I interviewed McDuffie a while back elsewhere, and I know there’s a humanist streak that runs through his work. The sequence that best illustrates that in the movie is Luthor’s revelation at the end. “We’re all that there is.” There’s no god above us, and at that moment, Superman’s down and beaten. When he gets up, he’s visibly dying, discorporating into energy. But get up he does, and for that he’s an exemplar of humanity. Morrison says as much in the two featurettes included, too.
I didn’t refer back to the source material, but the coda at the end with Luthor and Quintum felt new. Can you guys back me up here?
(More on TIME.com: The Comic Book Club: Superman: Earth One and Beasts of Burden/Hellboy)
I was bummed that my favorite scene from the comics–where Superman talks a would-be suicide jumper from off the ledge–didn’t make it in, but it’d’ve been hard to fit that in a PG-rated movie. Really, the whole package is a celebration of the Morrisonian conception of Superman. Fans of the man always hear about the notebooks he keeps full of ideas, and the extra feature that walks viewers through his creative process opens them up to great effect. Morrison referenced the many eras and interpretations of Superman in writing All-Star, and the movie continues on in that spirit. The podium Luthor stands in during his sentencing calls back to the Richard Donner Superman movies, and the credits seemed to as well.
Yes, lots of great stuff didn’t make it in here, and I don’t know whose call that was. But, as a package on its own, I really like the All-Star Superman DVD movie.
GRAEME: See, I liked the movie, kind of, but almost everything I liked about it was lifted directly from the source material, and there’s a lot I thought was really lost in the translation.
McDuffie’s script really pares the story back to a clear throughline, centering around Luthor’s plan, with only a couple of diversions (the contest for Lois’ affections, the return of the Kryptonians) remaining from the original series. He loses pretty much 5 issues’ worth of material from the 12 issue series, which is both a good thing for me and a bad one. Yes, he gets a more coherent narrative out of the experience, but the amount of depth and detail that gets lost along the way is what made the original comic more than just a good Superman story, and into a great one, you know?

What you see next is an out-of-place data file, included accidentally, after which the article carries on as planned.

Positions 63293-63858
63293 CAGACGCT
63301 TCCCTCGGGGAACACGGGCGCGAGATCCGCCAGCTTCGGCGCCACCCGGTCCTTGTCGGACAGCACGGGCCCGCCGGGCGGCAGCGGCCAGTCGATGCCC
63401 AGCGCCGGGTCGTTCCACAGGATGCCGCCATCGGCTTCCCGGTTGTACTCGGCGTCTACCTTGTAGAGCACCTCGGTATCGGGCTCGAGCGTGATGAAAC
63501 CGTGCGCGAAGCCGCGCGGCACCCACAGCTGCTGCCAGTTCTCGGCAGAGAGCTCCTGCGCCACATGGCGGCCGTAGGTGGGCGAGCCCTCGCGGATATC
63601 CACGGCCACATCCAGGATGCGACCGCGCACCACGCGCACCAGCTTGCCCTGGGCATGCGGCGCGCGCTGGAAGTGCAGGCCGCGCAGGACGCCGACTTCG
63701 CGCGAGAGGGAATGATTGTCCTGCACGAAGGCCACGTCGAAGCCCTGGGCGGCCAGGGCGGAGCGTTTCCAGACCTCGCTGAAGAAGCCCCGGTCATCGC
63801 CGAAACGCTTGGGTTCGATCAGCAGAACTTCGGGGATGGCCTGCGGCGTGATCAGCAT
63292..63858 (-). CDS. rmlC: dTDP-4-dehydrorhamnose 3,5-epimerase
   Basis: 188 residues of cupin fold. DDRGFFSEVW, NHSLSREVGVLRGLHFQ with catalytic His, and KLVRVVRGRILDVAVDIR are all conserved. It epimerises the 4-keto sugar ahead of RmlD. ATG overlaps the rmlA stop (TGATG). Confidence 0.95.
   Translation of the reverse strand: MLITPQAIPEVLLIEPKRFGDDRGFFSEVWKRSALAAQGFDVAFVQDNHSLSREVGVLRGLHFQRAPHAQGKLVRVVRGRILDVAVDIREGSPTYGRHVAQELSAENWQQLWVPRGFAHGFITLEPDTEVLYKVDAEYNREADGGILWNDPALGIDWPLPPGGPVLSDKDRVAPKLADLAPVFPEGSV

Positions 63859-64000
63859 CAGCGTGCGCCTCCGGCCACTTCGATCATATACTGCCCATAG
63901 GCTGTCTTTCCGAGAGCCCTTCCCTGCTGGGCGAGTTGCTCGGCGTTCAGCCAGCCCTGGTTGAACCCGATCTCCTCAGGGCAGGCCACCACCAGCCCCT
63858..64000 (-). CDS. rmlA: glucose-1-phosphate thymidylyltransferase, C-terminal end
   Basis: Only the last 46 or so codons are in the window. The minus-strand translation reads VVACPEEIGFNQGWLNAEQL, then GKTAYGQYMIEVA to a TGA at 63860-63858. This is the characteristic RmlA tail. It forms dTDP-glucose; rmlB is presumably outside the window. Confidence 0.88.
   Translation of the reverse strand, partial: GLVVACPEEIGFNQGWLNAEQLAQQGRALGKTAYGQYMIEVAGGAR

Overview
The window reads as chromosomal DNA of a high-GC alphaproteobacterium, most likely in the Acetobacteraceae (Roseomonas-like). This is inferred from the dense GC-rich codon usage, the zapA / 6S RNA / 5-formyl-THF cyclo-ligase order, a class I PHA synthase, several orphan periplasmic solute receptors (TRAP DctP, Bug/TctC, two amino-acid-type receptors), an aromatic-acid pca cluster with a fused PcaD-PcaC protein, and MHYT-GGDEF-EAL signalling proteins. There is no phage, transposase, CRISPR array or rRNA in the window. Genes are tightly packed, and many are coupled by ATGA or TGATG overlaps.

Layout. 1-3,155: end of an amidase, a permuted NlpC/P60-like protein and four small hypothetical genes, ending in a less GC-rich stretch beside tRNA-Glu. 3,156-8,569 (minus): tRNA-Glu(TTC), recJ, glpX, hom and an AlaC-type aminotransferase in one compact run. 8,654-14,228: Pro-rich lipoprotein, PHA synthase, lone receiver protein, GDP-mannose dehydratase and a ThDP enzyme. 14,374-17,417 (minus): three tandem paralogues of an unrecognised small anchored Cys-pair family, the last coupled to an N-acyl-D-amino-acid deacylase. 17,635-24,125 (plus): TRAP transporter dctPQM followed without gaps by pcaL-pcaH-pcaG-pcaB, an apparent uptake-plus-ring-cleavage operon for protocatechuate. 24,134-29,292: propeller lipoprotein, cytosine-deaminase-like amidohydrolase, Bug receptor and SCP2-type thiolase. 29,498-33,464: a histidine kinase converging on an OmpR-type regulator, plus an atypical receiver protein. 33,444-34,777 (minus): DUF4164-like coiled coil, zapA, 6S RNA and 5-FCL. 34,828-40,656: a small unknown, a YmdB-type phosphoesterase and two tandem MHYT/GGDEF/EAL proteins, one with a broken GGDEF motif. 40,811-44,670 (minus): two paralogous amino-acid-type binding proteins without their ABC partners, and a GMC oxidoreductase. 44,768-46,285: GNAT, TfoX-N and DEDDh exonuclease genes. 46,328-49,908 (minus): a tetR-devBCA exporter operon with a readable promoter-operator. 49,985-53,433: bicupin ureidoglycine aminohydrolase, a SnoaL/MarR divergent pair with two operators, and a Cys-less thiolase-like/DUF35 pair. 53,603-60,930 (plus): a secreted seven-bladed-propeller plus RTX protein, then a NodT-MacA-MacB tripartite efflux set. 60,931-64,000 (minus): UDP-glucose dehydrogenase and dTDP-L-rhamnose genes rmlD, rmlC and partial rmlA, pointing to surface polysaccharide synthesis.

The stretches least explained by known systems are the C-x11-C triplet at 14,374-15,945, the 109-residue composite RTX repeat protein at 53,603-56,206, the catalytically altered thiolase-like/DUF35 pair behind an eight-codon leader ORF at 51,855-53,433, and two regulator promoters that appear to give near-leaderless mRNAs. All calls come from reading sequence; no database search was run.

I also wonder about some of the changes made to the narrative: The Luthor/Quintum epilogue is new, but changes the idea of “Superman 2” from Superman trying to find a way to circumvent his inability to have kids with Lois to Lex trying to replace Superman, which is… I don’t know. Less tragic, and more on the nose, for one thing. It gives more meaning to Lex’s redemption when he gets super-awareness, but I’m not sure I needed/wanted that, if that makes sense. In general, though, the “more on the nose” thing is what this movie seems to be about, from the writing point of view: When it’s not lifting scenes verbatim from the book, it’s simplifying things and compressing them, for the most part (which does make me wonder why McDuffie chose to drop the punchline of the future telescope idea, which explains how Superman knows to prepare for Solaris; in the movie, he just seems to have coincidentally built a suit to prepare for the sun turning red).
(More on TIME.com: The Man of Steel Syllabus: Christopher Nolan’s Superman Movie Homework)
Other changes I didn’t really like:
– The entire loss of the Bizarro storyline.
– The compression of the Kandor story to one scene, which lost the wonderful, wonderful idea of miniature Supermen curing cancer in the sick kids that Superman can’t visit anymore because he, himself, is dying.
– The switch in the Superman Visits Jonathan Kent’s grave story to it happening without a time travel sequence and with a visit from his mom… I don’t know, I feel like it loses the sadness of Superman watching himself fail to save his dad’s life, as well as the (unspoken?) optimism of seeing a future Superman that’s survived the whole thing.
– The massive change in Superman’s showdown with Solaris: in the book, it’s made very clear that he does not kill him, but the opposite is true in the movie, with just one line change seemingly turning him into a killer. WTF?
The animation is another odd adaptation. At times, frames seem studied from Frank Quitely’s original art, but in general this looks very generic, and the animation lacks the… grace? poise? subtlety? of Quitely’s acting. It’s unfair, perhaps, to expect the cartoon to have the amazing sense of space and layout that Quitely brings to his work, but I really would’ve hoped for something that at less pushed more towards that than what’s on show here, which doesn’t even look as good as other DC animated movies.
I feel like I’m judging this movie way too harshly because I love the original series so much. For all its faults, it’s still got a stronger script than most superhero movies, and it’s enjoyable enough (probably moreso if you don’t know the original at all). But it’s not really got the heart of All-Star Superman for me, and that’s a really big problem.